Todd Phillips, Joker co-writer, director and producer, said star Joaquin Phoenix lost an astonishing 52 pounds in three months for the role: “It was crazy, but in fairness he only had to lose 20,” but he went above and beyond what was required.
Joker is the alter ego of Arthur Fleck, an overlooked, mistreated, unstable comedian in a downward crime spiral. It’s the highest-grossing R-rated film ever — surpassing over $1 billion at the global box office.
Phillips said a society bereft of compassion like Fleck’s is relatable around the world. “We set out to make something meaningful. Compassion is what the movie is about. … told through the Joker.”
The filmmaker said he leveraged his Hangover earnings for Warner Bros. into directing the crown jewel of the studio’s IP. An old-school producer he declined to name reminded him at lunch one day: “‘You’ve earned a lot of good will with the Hangover movies. But good will is perishable, so go use it.’”
There’s no word on a sequel, Phillips said. “When a movie does a billion dollars and cost $60 million to make, of course a sequel comes up,” he said, “But it would have to have real thematic resonance.”
Clint Eastwood’s Richard Jewell depicts another downward spiral — of a real-life security guard who saved many lives at the 1996 Atlanta Summer Olympics by alerting the FBI to a suspicious backpack. He mistakenly became a suspect as law enforcement and the media looked for a culprit. Jewell was cleared, but quietly. He died in 2007.
Writer Billy Ray said the project languished for four years until Eastwood fast-tracked it. According to Ray, Eastwood told him when they met last May, “‘I’d have to be lollygagging not to get it done by December!’”
Kathy Bates plays Jewell’s mother Bobbi and said the women bonded. “I went to visit her. It was my birthday, she made me a pound cake.”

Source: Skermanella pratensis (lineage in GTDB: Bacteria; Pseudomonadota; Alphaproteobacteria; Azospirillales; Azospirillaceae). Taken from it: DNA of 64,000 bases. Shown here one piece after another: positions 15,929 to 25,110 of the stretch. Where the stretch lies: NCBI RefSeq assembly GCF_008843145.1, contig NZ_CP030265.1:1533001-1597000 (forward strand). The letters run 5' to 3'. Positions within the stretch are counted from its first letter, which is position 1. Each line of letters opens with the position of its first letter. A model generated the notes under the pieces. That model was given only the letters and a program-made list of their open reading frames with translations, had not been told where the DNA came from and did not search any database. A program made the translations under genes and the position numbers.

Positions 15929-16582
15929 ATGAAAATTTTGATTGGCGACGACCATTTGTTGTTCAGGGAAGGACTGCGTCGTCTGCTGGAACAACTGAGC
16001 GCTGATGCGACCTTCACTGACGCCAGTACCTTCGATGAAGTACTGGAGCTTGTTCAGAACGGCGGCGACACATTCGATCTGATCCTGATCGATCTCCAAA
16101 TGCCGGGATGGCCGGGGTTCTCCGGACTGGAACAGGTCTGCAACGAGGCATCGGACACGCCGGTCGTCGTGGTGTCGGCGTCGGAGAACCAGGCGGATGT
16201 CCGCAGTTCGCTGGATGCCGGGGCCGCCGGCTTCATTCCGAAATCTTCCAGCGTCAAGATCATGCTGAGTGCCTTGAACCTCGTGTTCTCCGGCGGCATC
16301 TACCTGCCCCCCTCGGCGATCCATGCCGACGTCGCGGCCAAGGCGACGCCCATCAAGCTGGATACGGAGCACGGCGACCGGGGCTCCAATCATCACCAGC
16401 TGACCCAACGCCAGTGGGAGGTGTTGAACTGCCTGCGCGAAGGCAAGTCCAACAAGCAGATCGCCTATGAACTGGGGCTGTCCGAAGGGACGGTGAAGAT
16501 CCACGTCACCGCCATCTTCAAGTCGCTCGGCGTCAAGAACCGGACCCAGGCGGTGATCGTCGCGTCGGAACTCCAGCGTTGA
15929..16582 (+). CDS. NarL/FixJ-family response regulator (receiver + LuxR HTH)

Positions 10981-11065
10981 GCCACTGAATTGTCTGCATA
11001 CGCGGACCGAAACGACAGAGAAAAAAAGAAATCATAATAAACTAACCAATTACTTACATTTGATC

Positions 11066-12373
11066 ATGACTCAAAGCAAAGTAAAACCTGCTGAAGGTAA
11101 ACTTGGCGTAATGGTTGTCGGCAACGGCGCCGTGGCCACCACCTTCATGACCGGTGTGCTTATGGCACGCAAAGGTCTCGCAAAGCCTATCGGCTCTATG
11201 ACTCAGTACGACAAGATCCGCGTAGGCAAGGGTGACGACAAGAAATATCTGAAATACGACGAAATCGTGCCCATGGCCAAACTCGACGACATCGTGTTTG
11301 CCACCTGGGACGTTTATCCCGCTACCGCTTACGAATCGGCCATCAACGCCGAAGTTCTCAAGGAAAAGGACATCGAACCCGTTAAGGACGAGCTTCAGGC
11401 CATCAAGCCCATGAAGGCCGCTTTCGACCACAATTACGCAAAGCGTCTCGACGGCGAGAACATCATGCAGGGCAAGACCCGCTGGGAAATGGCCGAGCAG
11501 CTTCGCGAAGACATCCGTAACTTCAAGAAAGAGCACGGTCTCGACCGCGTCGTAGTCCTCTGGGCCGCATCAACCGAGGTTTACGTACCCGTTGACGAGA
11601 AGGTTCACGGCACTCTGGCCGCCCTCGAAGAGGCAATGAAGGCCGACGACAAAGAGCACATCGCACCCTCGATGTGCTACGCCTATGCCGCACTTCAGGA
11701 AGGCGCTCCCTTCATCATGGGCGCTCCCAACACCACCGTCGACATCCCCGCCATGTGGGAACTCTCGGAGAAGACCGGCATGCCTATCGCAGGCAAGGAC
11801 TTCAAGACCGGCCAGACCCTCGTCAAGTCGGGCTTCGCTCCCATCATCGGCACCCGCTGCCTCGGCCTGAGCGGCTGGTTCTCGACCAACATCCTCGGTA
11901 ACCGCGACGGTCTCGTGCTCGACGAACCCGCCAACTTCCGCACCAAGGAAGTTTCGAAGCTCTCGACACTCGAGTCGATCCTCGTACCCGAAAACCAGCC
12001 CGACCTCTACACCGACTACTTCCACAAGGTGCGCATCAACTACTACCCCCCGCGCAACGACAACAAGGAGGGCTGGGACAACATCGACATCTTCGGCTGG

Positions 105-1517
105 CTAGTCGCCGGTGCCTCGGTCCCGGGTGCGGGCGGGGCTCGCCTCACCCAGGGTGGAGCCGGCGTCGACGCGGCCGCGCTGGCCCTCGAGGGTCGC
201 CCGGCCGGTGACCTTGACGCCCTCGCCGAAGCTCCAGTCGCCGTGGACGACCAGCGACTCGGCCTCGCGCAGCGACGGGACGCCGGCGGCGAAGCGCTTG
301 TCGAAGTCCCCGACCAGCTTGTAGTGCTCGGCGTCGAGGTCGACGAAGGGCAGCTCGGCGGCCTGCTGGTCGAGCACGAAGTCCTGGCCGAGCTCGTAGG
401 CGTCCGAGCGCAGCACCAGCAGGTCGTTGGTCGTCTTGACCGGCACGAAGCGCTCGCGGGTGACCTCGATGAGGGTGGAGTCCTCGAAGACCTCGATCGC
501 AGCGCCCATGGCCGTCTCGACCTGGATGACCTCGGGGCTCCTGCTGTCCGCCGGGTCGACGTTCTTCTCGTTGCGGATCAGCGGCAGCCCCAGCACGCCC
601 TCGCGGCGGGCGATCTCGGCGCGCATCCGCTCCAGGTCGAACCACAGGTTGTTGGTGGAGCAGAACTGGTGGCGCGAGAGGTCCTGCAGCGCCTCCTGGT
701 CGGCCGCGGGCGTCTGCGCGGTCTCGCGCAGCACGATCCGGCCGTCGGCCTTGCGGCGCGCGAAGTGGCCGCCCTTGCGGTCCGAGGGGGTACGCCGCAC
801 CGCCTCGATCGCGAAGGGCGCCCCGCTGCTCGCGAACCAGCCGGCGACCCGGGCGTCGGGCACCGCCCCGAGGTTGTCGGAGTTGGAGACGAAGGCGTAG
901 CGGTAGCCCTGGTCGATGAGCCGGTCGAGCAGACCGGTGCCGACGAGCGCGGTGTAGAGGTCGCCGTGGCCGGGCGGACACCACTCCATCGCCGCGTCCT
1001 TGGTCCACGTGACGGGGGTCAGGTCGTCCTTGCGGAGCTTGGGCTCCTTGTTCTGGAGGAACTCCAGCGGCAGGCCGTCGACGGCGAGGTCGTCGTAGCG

Bates said many people still link Jewell to the Atlanta bombing, “and the 88 days [of suspicion] they endured are still very fresh in her mind,” Bates said.
The role of Richard Jewell was actor Paul Walter Hauser’s (I, Tonya) first top role in a movie. “I usually come in and do something scary and leave,” he said.
In Just Mercy, Walter McMillian (Jamie Foxx) was convicted of murder in 1988 and spent years on death row for crime he din’t commit. Witnesses lied and the police ignored exculpatory evidence.
The film is based on the memoir of Bryan Stevenson, an executive producer and a Harvard grad who helps the wrongly condemned in Alabama prisons. With his help, McMillan’s conviction was overturned and he was released in 1993. He died in 2013.
Actor Rob Morgan plays McMillan’s fellow death-row inmate Herbert Richardson, a vet who suffered from PTSD and was executed in 1989. “I was thankful to be given the opportunity to tell the story,” Morgan said. All he had to work with was two pictures of Richardson. “Then I pulled from my own experience as a black man in America, combined with past men in my life.”
Stevenson said: “I spent decades on death row where people are told their lives are beyond meaning. Just getting people close to that was my goal.”
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